Ordinarily, INEC reports on the 2015 general election and subsequent rerun polls would have served as a veritable guide for the improvement of the Electoral Act and allied legislations. But the lack of cooperation between NASS and the Presidency did not allow Nigerians to witness the beauty of such tripartite collaboration make their own inputs.

Hope, therefore, for a better 2019 poll seems to hang in the balance because the 2018 Electoral Act, which would have paved the way to erase the imperfections of the 2015 election, is in danger of possible abortion. Already there are hints of falling back on the 2010 Electoral Act as amended. The implications of bending backwards to situate the 2010 Electoral Act as the compass for next year’s election is that 2019 is being programmed to inherit the blight of the notorious incidence forms, which is the recipe for political corruption and electoral malfeasance.

In the event, therefore, President Buhari rescinds assent to the 2018 Electoral Act amendment after the NASS humoured his whims by removing certain radical provisions, especially those pertaining to election sequence, it would be an advertisement that Buhari was not prepared to fight corruption or improve Nigeria’s democracy.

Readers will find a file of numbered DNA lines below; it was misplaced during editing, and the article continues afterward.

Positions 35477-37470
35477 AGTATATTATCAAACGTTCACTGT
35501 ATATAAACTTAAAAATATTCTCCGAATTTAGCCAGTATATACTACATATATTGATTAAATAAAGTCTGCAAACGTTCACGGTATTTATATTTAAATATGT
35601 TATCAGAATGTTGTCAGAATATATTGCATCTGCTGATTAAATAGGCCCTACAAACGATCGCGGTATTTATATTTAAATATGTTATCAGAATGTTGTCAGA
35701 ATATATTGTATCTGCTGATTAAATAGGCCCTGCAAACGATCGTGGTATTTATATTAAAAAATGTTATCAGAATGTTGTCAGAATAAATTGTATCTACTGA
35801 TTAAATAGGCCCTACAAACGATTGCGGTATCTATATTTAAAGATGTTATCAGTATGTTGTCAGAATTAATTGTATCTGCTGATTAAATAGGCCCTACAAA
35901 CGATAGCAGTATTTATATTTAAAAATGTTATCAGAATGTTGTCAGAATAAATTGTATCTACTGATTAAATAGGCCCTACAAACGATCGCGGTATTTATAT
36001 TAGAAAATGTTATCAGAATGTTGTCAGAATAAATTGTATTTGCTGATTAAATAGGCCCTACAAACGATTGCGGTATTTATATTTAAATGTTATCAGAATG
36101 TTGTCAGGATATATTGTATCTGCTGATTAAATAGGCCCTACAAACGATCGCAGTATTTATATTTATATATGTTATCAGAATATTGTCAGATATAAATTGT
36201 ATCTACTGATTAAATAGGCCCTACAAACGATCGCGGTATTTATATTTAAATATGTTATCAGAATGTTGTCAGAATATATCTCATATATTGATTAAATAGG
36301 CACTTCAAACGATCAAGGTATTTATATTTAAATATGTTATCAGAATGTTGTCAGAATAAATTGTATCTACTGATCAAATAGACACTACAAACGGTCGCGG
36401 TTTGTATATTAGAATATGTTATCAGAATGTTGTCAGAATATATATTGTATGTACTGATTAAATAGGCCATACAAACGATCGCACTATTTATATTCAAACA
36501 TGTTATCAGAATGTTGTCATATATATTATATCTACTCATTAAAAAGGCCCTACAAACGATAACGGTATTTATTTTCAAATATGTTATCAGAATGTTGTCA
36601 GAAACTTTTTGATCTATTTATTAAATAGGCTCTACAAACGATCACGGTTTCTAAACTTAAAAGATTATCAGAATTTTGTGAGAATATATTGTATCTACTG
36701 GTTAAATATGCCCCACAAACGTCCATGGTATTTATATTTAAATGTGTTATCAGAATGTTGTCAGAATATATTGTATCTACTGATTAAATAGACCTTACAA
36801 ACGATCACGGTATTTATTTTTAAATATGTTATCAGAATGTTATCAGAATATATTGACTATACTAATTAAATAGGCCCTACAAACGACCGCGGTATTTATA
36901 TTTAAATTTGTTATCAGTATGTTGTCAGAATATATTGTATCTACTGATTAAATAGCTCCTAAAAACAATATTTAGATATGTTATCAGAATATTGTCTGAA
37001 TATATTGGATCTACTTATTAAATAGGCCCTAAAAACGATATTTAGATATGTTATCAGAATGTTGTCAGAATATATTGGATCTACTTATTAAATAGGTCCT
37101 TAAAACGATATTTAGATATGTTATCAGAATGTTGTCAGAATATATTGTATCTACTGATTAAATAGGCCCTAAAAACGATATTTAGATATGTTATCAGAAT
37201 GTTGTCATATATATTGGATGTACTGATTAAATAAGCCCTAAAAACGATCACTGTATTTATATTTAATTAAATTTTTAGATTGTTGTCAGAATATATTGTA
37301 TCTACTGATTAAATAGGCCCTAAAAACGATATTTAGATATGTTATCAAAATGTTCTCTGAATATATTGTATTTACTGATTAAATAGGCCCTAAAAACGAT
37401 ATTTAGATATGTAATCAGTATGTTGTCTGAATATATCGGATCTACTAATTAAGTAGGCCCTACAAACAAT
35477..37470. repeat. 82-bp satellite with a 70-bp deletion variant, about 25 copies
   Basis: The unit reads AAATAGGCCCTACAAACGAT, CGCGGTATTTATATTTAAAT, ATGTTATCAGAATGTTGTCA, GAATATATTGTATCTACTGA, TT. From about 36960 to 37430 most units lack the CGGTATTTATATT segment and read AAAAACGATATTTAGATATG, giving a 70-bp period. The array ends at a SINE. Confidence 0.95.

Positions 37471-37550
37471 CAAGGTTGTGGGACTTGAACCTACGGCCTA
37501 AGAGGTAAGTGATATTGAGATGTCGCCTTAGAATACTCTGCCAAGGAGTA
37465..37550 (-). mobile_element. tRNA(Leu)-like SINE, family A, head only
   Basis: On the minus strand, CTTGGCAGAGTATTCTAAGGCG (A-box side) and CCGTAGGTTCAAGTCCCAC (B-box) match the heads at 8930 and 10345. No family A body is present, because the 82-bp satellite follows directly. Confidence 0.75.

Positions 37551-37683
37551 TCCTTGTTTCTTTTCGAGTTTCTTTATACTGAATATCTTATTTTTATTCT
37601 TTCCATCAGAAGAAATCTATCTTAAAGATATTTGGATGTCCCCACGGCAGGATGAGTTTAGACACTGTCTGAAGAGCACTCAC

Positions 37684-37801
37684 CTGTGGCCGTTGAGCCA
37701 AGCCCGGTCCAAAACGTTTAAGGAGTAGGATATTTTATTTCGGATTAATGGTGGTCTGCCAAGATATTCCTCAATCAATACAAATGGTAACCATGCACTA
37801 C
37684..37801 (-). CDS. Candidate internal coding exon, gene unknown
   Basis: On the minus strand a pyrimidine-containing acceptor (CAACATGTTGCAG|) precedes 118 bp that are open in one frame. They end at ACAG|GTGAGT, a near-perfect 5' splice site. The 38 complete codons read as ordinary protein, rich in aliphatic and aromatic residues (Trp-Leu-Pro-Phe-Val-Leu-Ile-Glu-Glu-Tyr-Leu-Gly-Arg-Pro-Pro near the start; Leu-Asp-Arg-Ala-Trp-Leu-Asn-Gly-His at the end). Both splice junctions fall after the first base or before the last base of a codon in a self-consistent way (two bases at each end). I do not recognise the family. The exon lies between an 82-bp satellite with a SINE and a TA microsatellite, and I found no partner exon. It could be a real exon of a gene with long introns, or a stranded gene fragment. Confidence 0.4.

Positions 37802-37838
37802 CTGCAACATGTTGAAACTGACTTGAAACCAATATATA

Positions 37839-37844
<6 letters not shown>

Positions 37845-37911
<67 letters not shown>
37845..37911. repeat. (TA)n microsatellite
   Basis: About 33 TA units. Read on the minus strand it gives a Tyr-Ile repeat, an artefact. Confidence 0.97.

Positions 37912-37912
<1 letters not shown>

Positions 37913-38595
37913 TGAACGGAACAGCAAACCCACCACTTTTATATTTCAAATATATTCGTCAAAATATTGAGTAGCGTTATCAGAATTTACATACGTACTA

Conversely, failure to sign the Electoral Bill to make it a guiding law for the 2019 poll could open the aperture for social unrests that could also dovetail into political quagmire of possible constitutional crisis dimension.

Boycott campaigners
Although some groups, notably the Lower Niger Congress (LNC) and the outlawed Indigenous Peoples of Biafra (IPOB), have been calling for a total boycott of next year’s election pending a review of the 1999 Constitution and a referendum to determine the Biafra question, those voices have been low.

Calls for restructuring the country in such a way as to yield more powers to the federating units have helped to douse the temper of boycott agitations as stakeholders maintain that the 2019 polls offer a great opportunity to exploit democratic credentials for a quiet review of the country’s structure 100 years after the amalgamation of North, Eastern and Western protectorates.

Signs that the incomplete action on the Electoral Act could serve as a dangerous window to accentuate the boycott alternative emerged recently when Inter-Party Advisory Council (IPAC) threatened to pull out of continued participation in the processes leading to the 2019 election.

Rising from their meeting, the more than 70-party strong IPAC under the leadership of it national chairman, Peter Ameh, resolved to boycott next year’s election unless conditions for credible poll were assured and the amendment to the Electoral Act signed.